Medline ® Abstract for Reference 44
of 'Use of intracoronary stents for specific coronary lesions'
Comparison of thrombosis and restenosis risk from stent length of sirolimus-eluting stents versus bare metal stents.
Mauri L, O'Malley AJ, Popma JJ, Moses JW, Leon MB, Holmes DR Jr, Teirstein PS, Cutlip DE, Donahoe D, Kuntz RE
Am J Cardiol. 2005;95(10):1140.
Selection of coronary stent length varies from covering only the zone of maximum obstruction to stenting from normal- to normal-appearing vessels. With bare metal stenting, for any given lesion there is a high restenotic risk associated with longer stent length. With drug-eluting stents, the relation between stent length and restenosis has not been evaluated. In the angiographic follow-up cohort of the SIRIUS trial that compared the sirolimus-eluting Bx Velocity stent with the standard Bx Velocity stent (n = 699), we constructed a multiple regression model to predict 8-month percent diameter stenosis using the main effects of lesion length and excess stent length beyond the lesion length and adjusting for known predictors of restenosis. Stent length exceeded lesion length in 94% of lesions overall. Mean difference in length was 8.3 +/- 8.3 mm (mean lesion length 14.6 +/- 5.9 mm, mean stent length 22.9 +/- 9.6 mm). Stented lesion length and excess stent length were associated with absolute increases in percent diameter stenosis per 10 mm of 9.1% (p<0.0001) and 3.6% (p = 0.053) in the bare metal arm and 3.5% (p = 0.047) and 2.1% (p = 0.040) in the sirolimus-eluting stent arm. Although the effects of lesion length and excess stent length on restenosis were markedly decreased with sirolimus-eluting stents (vs bare metal stents), a small restenoticpenalty is still paid for excessive stent length. Longer stent-to-lesion length strategies should be used only when a shorter stent is likely to result in incomplete lesion coverage and edge dissection, a strong determinant of stent thrombosis.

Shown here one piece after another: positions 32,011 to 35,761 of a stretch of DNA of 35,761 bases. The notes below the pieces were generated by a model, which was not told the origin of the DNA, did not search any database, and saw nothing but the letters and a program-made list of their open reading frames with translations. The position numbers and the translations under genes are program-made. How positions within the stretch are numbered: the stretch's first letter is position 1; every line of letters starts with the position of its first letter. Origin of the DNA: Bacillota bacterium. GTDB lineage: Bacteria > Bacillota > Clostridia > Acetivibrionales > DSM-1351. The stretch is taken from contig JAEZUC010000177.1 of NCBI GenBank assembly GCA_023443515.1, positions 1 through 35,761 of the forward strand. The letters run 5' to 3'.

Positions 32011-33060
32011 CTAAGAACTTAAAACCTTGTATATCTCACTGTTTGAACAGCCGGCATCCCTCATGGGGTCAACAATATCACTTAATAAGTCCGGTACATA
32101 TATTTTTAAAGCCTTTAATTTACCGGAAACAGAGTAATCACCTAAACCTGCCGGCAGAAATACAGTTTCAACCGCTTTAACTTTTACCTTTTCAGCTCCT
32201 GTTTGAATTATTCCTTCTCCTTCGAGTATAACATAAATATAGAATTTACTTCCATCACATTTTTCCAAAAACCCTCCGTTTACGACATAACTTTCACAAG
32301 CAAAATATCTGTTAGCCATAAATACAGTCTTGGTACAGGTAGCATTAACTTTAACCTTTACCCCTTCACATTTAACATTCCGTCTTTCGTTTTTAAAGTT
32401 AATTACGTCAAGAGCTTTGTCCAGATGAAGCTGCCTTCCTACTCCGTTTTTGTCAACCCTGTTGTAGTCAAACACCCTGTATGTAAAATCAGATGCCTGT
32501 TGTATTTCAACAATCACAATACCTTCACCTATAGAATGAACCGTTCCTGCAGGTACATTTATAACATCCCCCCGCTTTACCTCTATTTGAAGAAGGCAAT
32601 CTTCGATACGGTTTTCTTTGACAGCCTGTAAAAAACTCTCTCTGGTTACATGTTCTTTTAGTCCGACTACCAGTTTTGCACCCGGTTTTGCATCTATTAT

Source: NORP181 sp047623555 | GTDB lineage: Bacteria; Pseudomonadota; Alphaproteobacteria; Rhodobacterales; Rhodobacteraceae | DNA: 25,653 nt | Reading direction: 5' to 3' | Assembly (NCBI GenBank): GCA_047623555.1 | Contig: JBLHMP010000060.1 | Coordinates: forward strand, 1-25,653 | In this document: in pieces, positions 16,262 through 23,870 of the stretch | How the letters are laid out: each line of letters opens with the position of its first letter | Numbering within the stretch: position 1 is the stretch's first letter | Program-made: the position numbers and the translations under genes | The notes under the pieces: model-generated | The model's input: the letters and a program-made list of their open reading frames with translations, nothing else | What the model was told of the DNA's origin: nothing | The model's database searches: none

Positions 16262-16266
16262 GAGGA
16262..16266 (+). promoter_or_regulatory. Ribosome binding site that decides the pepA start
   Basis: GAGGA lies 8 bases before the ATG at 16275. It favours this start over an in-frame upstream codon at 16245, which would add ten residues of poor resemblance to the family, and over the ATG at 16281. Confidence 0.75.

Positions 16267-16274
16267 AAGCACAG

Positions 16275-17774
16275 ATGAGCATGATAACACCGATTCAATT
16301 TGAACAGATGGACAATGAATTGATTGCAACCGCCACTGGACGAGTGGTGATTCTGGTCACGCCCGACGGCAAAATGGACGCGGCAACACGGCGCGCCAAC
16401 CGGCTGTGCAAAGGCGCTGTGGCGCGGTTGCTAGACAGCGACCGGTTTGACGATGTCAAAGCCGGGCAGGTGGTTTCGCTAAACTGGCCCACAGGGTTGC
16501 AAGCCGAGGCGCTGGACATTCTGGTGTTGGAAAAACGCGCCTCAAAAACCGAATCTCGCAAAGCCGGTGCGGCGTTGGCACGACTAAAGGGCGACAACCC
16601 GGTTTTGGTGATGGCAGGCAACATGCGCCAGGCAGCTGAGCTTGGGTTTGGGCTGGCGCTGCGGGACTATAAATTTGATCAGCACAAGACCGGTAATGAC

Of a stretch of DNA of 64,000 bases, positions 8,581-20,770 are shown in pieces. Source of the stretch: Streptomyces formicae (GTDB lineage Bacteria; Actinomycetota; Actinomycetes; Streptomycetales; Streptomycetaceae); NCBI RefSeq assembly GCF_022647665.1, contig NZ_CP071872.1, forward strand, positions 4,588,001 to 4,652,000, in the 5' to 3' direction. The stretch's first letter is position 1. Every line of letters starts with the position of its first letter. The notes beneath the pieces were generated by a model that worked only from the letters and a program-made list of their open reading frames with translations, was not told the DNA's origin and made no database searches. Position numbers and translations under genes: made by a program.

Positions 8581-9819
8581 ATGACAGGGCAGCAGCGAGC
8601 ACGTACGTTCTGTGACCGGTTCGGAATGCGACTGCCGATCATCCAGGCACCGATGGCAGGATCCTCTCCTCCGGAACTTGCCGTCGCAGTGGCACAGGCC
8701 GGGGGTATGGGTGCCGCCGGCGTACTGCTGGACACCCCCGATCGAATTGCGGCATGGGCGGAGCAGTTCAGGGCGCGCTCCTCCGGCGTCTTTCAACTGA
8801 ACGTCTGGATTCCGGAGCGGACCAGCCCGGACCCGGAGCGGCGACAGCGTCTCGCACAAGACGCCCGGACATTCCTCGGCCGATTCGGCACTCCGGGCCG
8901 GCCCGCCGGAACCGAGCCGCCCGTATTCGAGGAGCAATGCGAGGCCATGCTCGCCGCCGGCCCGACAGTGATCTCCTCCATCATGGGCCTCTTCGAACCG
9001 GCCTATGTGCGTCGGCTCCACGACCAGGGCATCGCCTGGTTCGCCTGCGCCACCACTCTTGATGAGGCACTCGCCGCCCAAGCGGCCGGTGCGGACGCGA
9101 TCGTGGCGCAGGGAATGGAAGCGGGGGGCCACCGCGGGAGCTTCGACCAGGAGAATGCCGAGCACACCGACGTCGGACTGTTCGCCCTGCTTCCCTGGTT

Brigham and Women's Hospital, Boston, Massachusetts 02115, USA.